19 May 17
Formula E takes a step into the unknown this weekend as it stages its first ever back-to-back races with the Qatar Airways Paris ePrix rolling around just a week after the Monaco event.
What impact this lightning turnaround will have on the teams is just one of the key themes underscoring this weekend’s race:
Will a lack of prep tell?
Back-to-back races are in stark contrast to the usual rhythm of the Formula RE calendar, where the gaps between races tend to be three weeks of more. The rapid turnaround will mean that the teams aren’t able to run through their pre-race preparations – simulation work, strategy modelling etc – as they normally would.
With track time at a premium in Formula E, there’s very little room for too much in the way of experimentation, so will this have an impact on the competitive order?
Will this be the first wet race?
It’s a remarkable that over the 26 Formula E races staged to far, there has yet to be a wet one. However, there are grey skies over Les Invalides today. A torrential storm hit yesterday and another is expected this afternoon.
The forecast is better for Saturday, but there remains the chance that this could be the race where the wet weather ability of the drivers, cars and the Michelin all-weather tyres is really put to the test.
Will Conway get Paris pay back?
It was a real Sliding Doors moment… Mike Conway had looked in fine form in Free Practice 2, setting the pace for Venturi and looking like a genuine contender. Then he went out for qualifying, his splits were looking good right up until the point Nick Heidfeld crashed in front of him and rejoined right in his path.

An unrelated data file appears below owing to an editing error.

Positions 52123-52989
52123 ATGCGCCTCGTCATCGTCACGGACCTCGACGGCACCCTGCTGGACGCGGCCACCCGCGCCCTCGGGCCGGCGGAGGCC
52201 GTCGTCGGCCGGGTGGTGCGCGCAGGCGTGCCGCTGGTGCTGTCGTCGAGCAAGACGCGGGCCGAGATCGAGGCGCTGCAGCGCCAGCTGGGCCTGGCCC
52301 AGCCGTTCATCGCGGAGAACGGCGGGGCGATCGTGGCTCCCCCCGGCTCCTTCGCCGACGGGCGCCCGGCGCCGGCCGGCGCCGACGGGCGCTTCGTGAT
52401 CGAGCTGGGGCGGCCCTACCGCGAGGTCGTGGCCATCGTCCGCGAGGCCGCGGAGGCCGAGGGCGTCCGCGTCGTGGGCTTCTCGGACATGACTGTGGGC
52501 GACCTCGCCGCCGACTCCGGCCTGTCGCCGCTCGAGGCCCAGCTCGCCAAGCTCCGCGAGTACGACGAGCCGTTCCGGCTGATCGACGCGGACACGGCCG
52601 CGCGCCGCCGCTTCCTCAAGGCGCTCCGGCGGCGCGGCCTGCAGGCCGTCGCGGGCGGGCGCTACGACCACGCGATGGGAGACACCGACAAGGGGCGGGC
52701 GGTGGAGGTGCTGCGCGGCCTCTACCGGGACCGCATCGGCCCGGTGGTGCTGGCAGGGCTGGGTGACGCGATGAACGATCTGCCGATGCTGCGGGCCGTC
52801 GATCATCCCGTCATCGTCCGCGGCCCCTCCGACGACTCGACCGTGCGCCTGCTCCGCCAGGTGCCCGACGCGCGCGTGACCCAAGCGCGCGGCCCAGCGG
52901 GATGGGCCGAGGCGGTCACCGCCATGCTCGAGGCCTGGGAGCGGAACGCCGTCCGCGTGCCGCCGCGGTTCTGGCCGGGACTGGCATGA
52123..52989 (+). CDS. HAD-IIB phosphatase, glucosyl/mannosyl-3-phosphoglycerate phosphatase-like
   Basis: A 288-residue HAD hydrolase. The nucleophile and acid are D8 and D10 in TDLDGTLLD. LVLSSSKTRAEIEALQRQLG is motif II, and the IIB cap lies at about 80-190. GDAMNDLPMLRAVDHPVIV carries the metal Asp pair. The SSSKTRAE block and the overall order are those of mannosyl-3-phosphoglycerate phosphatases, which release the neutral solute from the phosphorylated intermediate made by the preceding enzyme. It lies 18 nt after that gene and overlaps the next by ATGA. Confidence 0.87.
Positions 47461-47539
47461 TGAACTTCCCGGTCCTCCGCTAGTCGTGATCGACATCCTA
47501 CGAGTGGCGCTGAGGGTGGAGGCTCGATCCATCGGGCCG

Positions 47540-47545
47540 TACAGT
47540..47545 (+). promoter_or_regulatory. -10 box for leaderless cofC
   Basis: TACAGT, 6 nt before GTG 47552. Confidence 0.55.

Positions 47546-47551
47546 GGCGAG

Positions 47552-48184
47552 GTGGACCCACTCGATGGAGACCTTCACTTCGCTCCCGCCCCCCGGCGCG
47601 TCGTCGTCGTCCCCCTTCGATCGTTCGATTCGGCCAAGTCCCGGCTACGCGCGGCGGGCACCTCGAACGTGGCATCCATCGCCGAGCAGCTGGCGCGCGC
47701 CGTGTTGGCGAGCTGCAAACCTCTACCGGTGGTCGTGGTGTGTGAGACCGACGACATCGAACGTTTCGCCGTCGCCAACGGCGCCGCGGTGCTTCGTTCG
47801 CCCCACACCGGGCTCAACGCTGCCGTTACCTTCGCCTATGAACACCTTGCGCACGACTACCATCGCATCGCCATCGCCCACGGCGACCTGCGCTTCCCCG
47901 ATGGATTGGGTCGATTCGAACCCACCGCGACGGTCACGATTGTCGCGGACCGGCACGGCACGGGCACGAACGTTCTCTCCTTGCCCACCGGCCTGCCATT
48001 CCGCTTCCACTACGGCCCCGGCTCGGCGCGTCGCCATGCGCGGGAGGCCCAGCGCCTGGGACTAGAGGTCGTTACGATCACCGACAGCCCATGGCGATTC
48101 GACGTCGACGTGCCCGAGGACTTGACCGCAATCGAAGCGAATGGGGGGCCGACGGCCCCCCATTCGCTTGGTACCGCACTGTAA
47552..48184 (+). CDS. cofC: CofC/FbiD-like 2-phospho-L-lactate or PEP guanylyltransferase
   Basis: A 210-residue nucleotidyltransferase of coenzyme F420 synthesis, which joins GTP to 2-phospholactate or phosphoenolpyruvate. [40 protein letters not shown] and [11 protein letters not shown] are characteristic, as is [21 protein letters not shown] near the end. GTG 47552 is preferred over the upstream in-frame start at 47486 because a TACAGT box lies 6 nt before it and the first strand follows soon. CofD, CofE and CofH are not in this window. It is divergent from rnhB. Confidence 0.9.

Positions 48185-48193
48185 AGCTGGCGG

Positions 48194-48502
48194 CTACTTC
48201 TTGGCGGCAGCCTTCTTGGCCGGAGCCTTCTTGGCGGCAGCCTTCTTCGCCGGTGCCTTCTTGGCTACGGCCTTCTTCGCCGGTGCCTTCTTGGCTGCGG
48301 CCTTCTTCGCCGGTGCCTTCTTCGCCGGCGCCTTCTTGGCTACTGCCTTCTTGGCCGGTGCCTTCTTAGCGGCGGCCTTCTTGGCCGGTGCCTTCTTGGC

With nowhere to go contact was inevitable. And rather than being in Super Pole instead he was in 17th. With overtaking exceptionally tough, from the back row of the grid progress was difficult and he came home 14th. Had he have started in the top five, who knows what might have happened?
Now he’s been given a chance to get some closure in the form of a one-off drive for Faraday Future Dragon Racing. The team has had a tough time of late, but this could be just the fillip it needs.
How will Dillmann fare on his debut?
Joining a championship mid-season is a tricky prospect, but no more so than in Formula E, where the demands on the driver are unique.
For Tom Dillmann, who is standing in for Maro Engel this weekend, the learning curve will be ever so slightly less steep as he has at least sampled the car thanks to his shakedown outing in Mexico.
But this is a long way from understanding how to drive one of the all-electric racers in race conditions, managing energy and dealing with braking performance that varies as the regen power fades as the battery energy decreases. Venturi had its best race of the season last time out in Monaco, so a top 10 finish may not be beyond his reach.
Keep calm the pits
The pitlane for the Les Invalides track is tight even by Formula E standards. Getting the timing right for the car swap will be crucial and any unsafe releases could be extremely costly.
Last year there was an exceptionally close call between Sam Bird and Sebastien Buemi – there was no penalty give, but it was right on the edge. A second would have made all the difference and could have a profound impact on the result.